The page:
From Publishers Weekly
Examples drawn from recent headlines abound—everything from Martha Stewart to physician-assisted suicide—along with lesser known lawsuits and anecdotes from Allen's past in this survey of want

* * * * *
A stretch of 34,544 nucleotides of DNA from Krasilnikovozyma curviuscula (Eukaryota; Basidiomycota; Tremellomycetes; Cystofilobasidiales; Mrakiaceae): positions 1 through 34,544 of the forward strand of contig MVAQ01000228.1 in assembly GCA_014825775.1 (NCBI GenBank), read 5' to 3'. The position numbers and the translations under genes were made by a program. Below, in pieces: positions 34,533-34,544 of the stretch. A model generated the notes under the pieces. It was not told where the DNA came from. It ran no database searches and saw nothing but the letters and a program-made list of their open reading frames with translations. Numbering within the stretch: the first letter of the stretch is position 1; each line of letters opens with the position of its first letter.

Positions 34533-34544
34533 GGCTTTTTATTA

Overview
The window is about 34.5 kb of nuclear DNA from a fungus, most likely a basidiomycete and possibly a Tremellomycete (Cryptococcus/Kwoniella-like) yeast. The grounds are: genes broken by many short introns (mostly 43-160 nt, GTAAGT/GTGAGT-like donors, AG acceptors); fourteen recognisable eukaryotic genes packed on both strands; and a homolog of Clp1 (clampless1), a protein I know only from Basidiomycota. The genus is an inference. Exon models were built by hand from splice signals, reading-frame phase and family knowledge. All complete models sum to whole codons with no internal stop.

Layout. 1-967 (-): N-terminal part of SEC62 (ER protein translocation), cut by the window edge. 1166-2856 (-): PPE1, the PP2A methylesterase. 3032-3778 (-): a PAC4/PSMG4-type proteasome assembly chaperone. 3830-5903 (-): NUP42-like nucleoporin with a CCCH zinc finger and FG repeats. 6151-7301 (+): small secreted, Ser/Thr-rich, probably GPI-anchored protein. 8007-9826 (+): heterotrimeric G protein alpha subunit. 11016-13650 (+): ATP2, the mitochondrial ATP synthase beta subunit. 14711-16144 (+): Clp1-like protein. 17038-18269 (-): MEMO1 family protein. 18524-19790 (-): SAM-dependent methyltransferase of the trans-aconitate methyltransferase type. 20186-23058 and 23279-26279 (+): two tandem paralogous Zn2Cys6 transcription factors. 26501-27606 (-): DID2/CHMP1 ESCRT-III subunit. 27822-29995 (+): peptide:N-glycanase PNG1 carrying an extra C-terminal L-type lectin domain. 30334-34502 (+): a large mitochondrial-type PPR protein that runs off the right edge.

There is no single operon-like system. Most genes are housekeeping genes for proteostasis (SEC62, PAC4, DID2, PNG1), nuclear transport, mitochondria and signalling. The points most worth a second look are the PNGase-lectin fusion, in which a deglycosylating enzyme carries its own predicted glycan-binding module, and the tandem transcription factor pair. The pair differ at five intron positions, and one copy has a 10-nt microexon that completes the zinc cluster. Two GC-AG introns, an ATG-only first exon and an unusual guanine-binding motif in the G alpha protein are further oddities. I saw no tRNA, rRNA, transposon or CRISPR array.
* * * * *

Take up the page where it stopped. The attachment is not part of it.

. Throughout, Allen, a philosopher and professor of law at the University of Pennsylvania, applies her own ethical thinking, rooted in caring and in faith in the practical efficacy of ethics, while also expounding other ethical takes on the issues: cheating as a paradigm of ethical failure, differing theories of moral education, ethical training for doctors and lawyers, business scandals, why illegal drug use is not ethically blameless. Allen also takes on ethical problems posed by new and emerging technology, from designer babies to cosmetic surgery. She identifies duties we owe to our communities—fighting de facto segregation and voting regularly—and, in conclusion, outlines an agenda for ethical living. Allen sometimes lays on examples to the point of exhaustion, and the ethical analysis, while usually astute, can get thin. (A passage on sex in the workplace proves that "mixing business with intimacy is commonplace.") She is best when she is personal: telling stories that draw on her African-American background; recounting how she once had an affair with her best friend's boyfriend. Also welcome is Allen's voice, which combines intelligence and wit with accessibility and warmth.
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